Treating prolonged grief disorder a randomized clinical trial

Richard A. Bryant, Lucy Kenny, Amy Joscelyne, Natasha Rawson, Fiona Maccallum, Catherine Cahill, Sally Hopwood, Idan Aderka, Angela Nickerson

Research output: Contribution to journalArticlepeer-review


IMPORTANCE Prolonged grief disorder (PGD) is a potentially disabling condition that affects approximately 10% of bereaved people. Grief-focused cognitive behavior therapy (CBT) has been shown to be effective in treating PGD. Although treatments for PGD have focused on exposure therapy, much debate remains about whether exposure therapy is optimal for PGD. OBJECTIVE To determine the relative efficacies of CBT with exposure therapy (CBT/exposure) or CBT alone for PGD. DESIGN, SETTING, AND PARTICIPANTS A randomized clinical trial of 80 patients with PGD attending the outpatient University of New SouthWales Traumatic Stress Clinic from September 17, 2007, through June 7, 2010. INTERVENTIONS All patients received 10 weekly 2-hour group therapy sessions that consisted of CBT techniques. Patients also received 4 individual sessions, in which they were randomized to receive exposure therapy for memories of the death or supportive counseling. MAIN OUTCOMES AND MEASURES Measures of PGD by clinical interview and self-reported measures of depression, cognitive appraisals, and functioning at the 6-month follow-up. RESULTS Intention-to-treat analyses at follow-up indicated a significant quadratic time × treatment condition interaction effect (B [SE], 0.49 [0.16]; t120.16 = 3.08 [95%CI, 0.18-0.81]; P = .003), indicating that CBT/exposure led to greater PGD reductions than CBT alone. At follow-up, CBT/exposure led to greater reductions in depression (B [SE], 0.35 [0.12]; t112.65 = 2.83 [95%CI, 0.11-0.60]; P = .005), negative appraisals (B [SE], 0.68 [0.25]; t109.98 = 2.66 [95%CI, 0.17-1.18]; P = .009), and functional impairment (B [SE], 0.24 [0.08]; t111.40 = 3.01 [95%CI, 0.08-0.40]; P = .003) than CBT alone. In terms of treatment completers, fewer patients in the CBT/exposure condition at follow-up (14.8%)met criteria for PGD than those in the CBT condition (37.9%) (odds ratio, 3.51; 95%CI, 0.96-12.89; χ2 = 3.81; P = .04). CONCLUSIONS AND RELEVANCE Including exposure therapy that promotes emotional processing of memories of the death is an important component to achieve optimal reductions in PGD severity. Facilitating emotional responses to the death may promote greater changes in appraisals about the loss, which are associated with symptom reduction. Promotion of emotional processing techniques in therapies to treat patients with PGD is needed.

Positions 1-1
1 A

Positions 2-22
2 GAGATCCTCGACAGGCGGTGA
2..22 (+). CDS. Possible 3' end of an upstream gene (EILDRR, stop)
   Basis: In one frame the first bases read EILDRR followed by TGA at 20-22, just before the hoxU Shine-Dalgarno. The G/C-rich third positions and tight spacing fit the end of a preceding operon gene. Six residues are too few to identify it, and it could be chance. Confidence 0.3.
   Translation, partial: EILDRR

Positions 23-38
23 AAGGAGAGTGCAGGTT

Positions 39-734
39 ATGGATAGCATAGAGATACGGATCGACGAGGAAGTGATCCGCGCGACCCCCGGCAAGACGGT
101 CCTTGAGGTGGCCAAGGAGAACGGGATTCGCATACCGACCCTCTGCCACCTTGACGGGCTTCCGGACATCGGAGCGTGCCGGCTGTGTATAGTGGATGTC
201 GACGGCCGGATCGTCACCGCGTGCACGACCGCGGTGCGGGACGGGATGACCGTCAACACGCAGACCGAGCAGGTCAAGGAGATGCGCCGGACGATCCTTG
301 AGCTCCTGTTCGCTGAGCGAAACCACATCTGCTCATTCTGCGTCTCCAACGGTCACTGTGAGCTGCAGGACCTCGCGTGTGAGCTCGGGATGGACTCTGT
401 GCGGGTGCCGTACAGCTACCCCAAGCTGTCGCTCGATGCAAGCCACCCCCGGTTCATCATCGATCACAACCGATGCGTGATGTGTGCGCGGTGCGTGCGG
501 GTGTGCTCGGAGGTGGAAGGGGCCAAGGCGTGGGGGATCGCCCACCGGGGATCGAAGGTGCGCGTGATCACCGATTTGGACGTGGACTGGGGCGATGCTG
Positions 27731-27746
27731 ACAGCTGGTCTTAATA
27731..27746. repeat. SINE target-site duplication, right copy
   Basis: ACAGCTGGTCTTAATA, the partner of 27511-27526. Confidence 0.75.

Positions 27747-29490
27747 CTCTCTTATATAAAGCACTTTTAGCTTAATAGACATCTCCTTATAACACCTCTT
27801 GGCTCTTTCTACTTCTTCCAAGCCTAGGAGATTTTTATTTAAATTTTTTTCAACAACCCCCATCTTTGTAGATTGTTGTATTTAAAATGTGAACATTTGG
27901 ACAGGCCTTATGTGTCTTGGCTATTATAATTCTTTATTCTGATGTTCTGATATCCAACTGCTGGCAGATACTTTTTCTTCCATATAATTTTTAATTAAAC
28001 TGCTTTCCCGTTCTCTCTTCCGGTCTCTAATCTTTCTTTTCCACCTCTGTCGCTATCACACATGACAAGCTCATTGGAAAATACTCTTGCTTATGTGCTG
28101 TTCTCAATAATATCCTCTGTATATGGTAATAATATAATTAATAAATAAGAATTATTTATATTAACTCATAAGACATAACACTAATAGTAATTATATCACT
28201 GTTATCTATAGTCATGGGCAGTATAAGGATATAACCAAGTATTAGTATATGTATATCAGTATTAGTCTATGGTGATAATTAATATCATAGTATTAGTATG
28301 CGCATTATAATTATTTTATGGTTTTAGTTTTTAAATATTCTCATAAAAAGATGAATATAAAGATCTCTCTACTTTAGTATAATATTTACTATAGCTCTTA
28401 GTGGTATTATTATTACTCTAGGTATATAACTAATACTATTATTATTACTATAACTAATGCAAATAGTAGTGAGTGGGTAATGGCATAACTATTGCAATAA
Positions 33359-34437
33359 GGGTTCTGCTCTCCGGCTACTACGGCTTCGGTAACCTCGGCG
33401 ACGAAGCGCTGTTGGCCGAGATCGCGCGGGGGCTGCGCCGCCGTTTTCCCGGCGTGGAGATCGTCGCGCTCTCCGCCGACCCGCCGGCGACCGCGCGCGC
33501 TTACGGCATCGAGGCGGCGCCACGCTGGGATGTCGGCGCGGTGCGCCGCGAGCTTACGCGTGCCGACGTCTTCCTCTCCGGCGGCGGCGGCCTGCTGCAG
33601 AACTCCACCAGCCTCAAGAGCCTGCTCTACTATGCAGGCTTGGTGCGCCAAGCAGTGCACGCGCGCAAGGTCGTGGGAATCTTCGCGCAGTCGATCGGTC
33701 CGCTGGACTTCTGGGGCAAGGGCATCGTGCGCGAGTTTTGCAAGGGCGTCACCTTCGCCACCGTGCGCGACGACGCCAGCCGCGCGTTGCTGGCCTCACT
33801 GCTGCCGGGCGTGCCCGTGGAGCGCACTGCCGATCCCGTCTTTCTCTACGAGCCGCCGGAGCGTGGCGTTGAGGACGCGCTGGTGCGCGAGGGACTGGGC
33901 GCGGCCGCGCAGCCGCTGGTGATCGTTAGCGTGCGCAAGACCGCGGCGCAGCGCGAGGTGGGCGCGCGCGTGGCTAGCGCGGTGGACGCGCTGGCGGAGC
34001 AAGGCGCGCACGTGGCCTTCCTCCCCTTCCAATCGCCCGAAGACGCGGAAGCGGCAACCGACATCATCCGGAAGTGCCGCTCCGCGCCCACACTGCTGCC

Original languageEnglish
Pages (from-to)1332-1339
Number of pages8
JournalJAMA Psychiatry
Issue number12
StatePublished - 1 Dec 2014

Bibliographical note

Publisher Copyright:
©2014 American Medical Association. All rights reserved.

ASJC Scopus subject areas

  • Psychiatry and Mental health


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